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Optics Express

Optics Express

  • Editor: Andrew M. Weiner
  • Vol. 21, Iss. 20 — Oct. 7, 2013
  • pp: 24129–24138

Far-red fluorescence gene reporter tomography for determination of placement and viability of cell-based gene therapies

Yujie Lu, Chinmay D. Darne, I-Chih Tan, Banghe Zhu, Mary A. Hall, ZaWaunyka W. Lazard, Alan R. Davis, LaShan Simpson, Eva M. Sevick-Muraca, and Elizabeth A. Olmsted-Davis  »View Author Affiliations

Optics Express, Vol. 21, Issue 20, pp. 24129-24138 (2013)

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Non-invasive injectable cellular therapeutic strategies based on sustained delivery of physiological levels of BMP-2 for spinal fusion are emerging as promising alternatives, which could provide sufficient fusion without the associated surgical risks. However, these injectable therapies are dependent on bone formation occurring only at the specific target region. In this study, we developed and deployed fluorescence gene reporter tomography (FGRT) to provide information on in vivo cell localization and viability. This information is sought to confirm the ideal placement of the materials with respect to the area where early bone reaction is required, ultimately providing three dimensional data about the future fusion. However, because almost all conventional fluorescence gene reporters require visible excitation wavelengths, current in vivo imaging of fluorescent proteins is limited by high tissue absorption and confounding autofluorescence. We previously administered fibroblasts engineered to produce BMP-2, but is difficult to determine 3-D information of placement prior to bone formation. Herein we used the far-red fluorescence gene reporter, IFP1.4 to report the position and viability of fibroblasts and developed 3-D tomography to provide placement information. A custom small animal, far-red fluorescence tomography system integrated into a commercial CT scanner was used to assess IFP1.4 fluorescence and to demark 3-D placement of encapsulated fibroblasts with respect to the vertebrae and early bone formation as assessed from CT. The results from three experiments showed that the placement of the materials within the spine could be detected. This work shows that in vivo fluorescence gene reporter tomography of cell-based gene therapy is feasible and could help guide cell-based therapies in preclinical models.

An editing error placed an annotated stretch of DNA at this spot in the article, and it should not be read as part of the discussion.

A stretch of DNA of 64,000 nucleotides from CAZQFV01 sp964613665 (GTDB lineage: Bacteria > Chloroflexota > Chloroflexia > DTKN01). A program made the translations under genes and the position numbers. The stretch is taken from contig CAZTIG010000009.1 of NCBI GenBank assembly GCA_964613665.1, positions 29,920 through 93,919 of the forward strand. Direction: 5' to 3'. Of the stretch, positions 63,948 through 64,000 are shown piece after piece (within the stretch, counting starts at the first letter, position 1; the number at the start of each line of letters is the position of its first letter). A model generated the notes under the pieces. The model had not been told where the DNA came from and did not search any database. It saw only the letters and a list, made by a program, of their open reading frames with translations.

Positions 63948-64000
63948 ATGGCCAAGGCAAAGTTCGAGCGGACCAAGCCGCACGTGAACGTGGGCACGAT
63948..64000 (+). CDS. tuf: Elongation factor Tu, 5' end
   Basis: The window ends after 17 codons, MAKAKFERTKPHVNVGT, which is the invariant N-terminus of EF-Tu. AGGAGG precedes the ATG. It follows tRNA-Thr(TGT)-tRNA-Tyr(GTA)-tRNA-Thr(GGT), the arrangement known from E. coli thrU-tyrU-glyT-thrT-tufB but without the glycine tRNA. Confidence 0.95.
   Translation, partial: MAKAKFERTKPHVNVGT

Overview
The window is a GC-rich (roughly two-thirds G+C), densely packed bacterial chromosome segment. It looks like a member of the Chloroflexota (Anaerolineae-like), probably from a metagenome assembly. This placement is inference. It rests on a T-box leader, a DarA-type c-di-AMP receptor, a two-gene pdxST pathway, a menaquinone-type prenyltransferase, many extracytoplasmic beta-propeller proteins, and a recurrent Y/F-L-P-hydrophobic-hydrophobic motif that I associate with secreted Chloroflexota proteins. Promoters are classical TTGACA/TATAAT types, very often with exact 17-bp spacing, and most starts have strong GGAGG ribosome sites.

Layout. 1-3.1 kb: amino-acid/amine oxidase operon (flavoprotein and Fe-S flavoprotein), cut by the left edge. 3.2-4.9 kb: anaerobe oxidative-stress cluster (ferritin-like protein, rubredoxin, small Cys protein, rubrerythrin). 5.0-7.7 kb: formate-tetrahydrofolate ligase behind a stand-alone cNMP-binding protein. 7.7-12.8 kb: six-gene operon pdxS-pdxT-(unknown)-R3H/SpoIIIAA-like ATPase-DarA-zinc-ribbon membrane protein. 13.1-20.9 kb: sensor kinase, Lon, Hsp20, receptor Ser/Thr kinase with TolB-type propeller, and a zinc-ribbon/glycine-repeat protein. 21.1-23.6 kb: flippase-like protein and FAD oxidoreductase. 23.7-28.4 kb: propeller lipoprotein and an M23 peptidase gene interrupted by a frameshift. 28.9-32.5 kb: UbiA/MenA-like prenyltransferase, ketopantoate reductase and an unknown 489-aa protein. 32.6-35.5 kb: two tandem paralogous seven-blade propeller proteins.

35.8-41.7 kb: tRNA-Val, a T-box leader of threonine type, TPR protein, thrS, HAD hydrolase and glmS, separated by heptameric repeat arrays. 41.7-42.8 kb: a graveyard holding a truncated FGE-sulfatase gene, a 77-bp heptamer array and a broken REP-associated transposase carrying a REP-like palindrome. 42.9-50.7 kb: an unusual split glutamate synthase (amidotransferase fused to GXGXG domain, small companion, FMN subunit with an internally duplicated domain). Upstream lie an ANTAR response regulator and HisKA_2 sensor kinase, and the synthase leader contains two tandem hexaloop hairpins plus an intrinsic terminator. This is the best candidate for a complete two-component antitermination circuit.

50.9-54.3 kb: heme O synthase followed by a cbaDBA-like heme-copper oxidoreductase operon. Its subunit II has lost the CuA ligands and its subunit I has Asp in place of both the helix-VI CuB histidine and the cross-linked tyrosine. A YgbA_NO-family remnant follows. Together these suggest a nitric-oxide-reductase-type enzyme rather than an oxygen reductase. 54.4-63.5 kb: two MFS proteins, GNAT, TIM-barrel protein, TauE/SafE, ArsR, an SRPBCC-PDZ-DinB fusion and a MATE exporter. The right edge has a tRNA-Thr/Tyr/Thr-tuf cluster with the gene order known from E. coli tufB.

© 2013 Optical Society of America

OCIS Codes
(110.6960) Imaging systems : Tomography
(170.3010) Medical optics and biotechnology : Image reconstruction techniques
(170.6280) Medical optics and biotechnology : Spectroscopy, fluorescence and luminescence

ToC Category:
Medical Optics and Biotechnology

Original Manuscript: June 4, 2013
Revised Manuscript: September 2, 2013
Manuscript Accepted: September 15, 2013
Published: October 2, 2013

Yujie Lu, Chinmay D. Darne, I-Chih Tan, Banghe Zhu, Mary A. Hall, ZaWaunyka W. Lazard, Alan R. Davis, LaShan Simpson, Eva M. Sevick-Muraca, and Elizabeth A. Olmsted-Davis, "Far-red fluorescence gene reporter tomography for determination of placement and viability of cell-based gene therapies," Opt. Express 21, 24129-24138 (2013)

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